Here we look at some of our visiting Sharks.

Blue Shark

A common shark for us in the summer months in the 7-9ft range, blues migrate to our warmer summer waters, generally offshore but sometimes close to the coast. Active predators, they are distinctive with a long slim body and come here to feed mostly on fish and squid.

Porbeagle Shark

Part of the mackerel shark family and one of the closest relatives to the Great White they reach 7-9ft and are one of the more common sharks in our waters. Like Great Whites they are endothermic and actually thrive in colder waters giving them a huge variety of areas to survive. 

Basking Shark

Sadly, with warming waters our sightings of these magnificent animals have become much less common, they used to be a frequent sight. The worlds second largest shark they have been known to reach over 30 ft long. Like many large whales they are plankton feeders, opening their huge mouth wide to feed on the tiny prey.

Thresher Shark in ocean

Thresher Shark

One of the most incredible sights is a Thresher breaching clear from the water they can be as much as 18ft long making them our largest predatory shark. A migratory shark we, see them in our summer months. Easily recognisable by their long upper lobe on the tail.

Whales in St Ives

The Cornish Atlantic and Channel coasts host a plethora of wonderful wildlife, many of which you may not expect. Some are residents and others seasonal visitors; the changing climate has started to show some variations in species seen and when and we are often surprised by some of the world’s most amazing sights. If you want to know more, come on one of our trips where we discuss much of our marine life.

Here we look at some of our planet’s most magnificent whales, seen off our shores.

Humpback Whales

Thanks to worldwide conservation efforts Humpback whales have been making a global comeback and are now seen quite frequently at certain times of year. Approaching nearly 60 feet long (near twice the length of Dolly P) with flippers of almost 15 feet they are a large baleen whale feeding on Krill and fish in cooler waters before travelling to warmer breeding grounds, covering many thousands of miles over a year.

Rarely for an animal of this size they can be incredibly nimble and acrobatic sometimes breaching clean out of the water. One of the most spectacular wildlife sights anywhere in the world.

Minke Whales

Falling in the 25-30 feet range they are the UK’s smallest whale but let’s not pretend they’re a small animal! Like Humpbacks, they are known to breach clear of the water and can be incredibly inquisitive around quiet and respectful boats. They are the most common whale off our coast and are seen year-round.

A dark grey body and a tall curved dorsal fin makes Minkes quite easy to identify.

Fin Whales

Becoming slightly more common but still relatively rare, the Fin whale is the second longest animal to ever live on our planet with only the blue whale being bigger, the biggest Fin whales being around 85 feet long. They are relatively sleek for an animal that size and can be incredibly fast giving them the nickname “the greyhounds of the sea” as they have been known to hit speeds of 25mph.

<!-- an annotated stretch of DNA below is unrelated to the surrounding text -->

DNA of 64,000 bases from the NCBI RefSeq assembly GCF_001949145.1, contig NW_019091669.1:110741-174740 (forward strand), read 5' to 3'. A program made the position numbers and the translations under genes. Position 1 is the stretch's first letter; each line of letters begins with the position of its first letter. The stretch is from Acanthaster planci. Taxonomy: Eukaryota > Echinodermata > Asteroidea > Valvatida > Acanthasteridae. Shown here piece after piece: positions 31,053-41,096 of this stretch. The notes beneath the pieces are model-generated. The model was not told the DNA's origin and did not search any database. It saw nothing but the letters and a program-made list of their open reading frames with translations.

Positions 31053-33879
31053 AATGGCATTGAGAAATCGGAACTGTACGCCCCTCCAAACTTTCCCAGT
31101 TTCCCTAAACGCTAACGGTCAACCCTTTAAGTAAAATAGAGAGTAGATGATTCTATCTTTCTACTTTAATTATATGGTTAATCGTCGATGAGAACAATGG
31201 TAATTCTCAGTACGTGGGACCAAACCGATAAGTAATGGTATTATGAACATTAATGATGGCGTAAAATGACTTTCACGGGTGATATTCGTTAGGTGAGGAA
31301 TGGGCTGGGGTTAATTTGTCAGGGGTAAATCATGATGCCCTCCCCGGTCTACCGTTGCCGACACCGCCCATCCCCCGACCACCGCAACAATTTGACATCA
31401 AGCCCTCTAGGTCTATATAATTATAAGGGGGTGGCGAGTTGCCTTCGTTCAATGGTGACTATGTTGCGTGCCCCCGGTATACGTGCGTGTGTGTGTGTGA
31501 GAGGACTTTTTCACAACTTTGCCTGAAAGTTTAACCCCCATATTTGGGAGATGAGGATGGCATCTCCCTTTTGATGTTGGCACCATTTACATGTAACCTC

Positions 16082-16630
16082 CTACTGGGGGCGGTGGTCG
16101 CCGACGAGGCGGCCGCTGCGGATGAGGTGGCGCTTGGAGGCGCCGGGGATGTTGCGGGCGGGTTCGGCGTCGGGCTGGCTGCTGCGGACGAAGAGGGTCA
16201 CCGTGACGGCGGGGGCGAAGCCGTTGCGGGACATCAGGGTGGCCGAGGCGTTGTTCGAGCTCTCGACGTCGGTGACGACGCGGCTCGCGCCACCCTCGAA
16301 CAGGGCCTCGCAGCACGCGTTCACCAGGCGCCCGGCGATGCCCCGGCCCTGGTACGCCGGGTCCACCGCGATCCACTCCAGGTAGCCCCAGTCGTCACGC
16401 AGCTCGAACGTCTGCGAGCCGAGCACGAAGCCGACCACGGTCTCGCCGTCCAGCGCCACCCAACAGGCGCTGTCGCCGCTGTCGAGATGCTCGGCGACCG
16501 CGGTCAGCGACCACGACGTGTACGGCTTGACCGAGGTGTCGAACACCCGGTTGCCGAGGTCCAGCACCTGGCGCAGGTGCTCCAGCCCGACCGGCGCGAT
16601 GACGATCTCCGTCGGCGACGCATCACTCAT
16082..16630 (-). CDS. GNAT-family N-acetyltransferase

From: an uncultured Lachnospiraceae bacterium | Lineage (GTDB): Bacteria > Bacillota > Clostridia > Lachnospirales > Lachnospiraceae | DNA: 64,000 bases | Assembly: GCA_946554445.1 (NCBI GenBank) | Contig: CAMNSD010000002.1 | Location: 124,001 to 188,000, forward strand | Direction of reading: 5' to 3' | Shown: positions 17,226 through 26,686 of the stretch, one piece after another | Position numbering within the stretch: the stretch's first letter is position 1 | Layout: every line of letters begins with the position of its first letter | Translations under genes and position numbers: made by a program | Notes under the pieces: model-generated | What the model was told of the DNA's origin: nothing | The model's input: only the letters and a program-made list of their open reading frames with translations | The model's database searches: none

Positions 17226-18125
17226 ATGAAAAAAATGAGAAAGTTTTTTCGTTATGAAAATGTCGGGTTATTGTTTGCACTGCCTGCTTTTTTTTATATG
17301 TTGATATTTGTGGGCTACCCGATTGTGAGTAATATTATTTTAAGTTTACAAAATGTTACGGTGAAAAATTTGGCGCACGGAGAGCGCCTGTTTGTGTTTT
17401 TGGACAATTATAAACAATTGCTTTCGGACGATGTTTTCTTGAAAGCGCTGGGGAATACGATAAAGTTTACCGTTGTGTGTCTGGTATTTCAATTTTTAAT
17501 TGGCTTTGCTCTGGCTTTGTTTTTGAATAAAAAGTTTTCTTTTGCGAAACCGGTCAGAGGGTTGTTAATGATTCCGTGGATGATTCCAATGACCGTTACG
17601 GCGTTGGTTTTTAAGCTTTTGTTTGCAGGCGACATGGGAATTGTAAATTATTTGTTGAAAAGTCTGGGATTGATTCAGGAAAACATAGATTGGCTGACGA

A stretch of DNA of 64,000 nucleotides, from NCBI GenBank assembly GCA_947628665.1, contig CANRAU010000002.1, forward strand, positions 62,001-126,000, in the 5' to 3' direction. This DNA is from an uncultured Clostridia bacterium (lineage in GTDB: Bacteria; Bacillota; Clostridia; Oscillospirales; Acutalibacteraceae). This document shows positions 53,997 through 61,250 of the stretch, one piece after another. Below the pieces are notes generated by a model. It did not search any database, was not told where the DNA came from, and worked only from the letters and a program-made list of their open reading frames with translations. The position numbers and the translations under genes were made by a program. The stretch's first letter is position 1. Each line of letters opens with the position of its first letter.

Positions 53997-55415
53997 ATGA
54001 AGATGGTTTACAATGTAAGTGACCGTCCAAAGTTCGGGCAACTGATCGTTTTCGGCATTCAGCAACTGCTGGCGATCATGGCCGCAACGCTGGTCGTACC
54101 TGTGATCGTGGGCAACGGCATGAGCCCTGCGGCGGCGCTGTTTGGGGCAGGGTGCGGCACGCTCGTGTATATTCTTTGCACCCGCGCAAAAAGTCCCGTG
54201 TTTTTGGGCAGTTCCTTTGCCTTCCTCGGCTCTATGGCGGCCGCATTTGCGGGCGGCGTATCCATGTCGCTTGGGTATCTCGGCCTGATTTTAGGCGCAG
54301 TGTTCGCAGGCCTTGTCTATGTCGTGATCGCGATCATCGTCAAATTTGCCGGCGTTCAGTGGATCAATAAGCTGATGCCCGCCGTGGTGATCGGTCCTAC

Also known as “the razorback whale” due to their distinct ridge along their back behind the dorsal fin making them easy to identify.

Other Species in St Ives

The Cornish Atlantic and Channel coasts host a plethora of wonderful wildlife, many of which you may not expect. Some are residents and others seasonal visitors; the changing climate has started to show some variations in species seen and when and we are often surprised by some of the world’s most amazing sights. If you want to know more, come on one of our trips where we discuss much of our marine life.

Here we look at some of our more interesting species.

Ocean Sunfish

An unusual looking fish the sunfish visit our coast in the summer to feed on jellyfish. They are one of the worlds largest bony fish and can be over 10ft long although we only see smaller members here. When we see them it’s because they come to the surface and lie on their side, thought to be basking in the sunshine, this is where their name comes from.

Common Octopus

An immensely intelligent predator these octopus can reach around 3ft in length. Generally, a browny colour they can change their colour often depending on their environment or their mood, their favourite diet is crab, usually abundant in our waters.

Bluefin Tuna

Reaching an incredible 10ft long these huge and extremely fast animals are seen quite commonly, sometimes very close in shore. They can breach clean out of the water and vanish again making sightings fleeting. Through conservation and protection programs we are seeing a significant increase in their numbers.

Leatherback Turtle

An extremely rare sighting for us these giant creatures often dive to great depths hunting jellyfish, they travel alone only congregating with other turtles for breeding. They can live for around a hundred years and be as much as 9 ft long.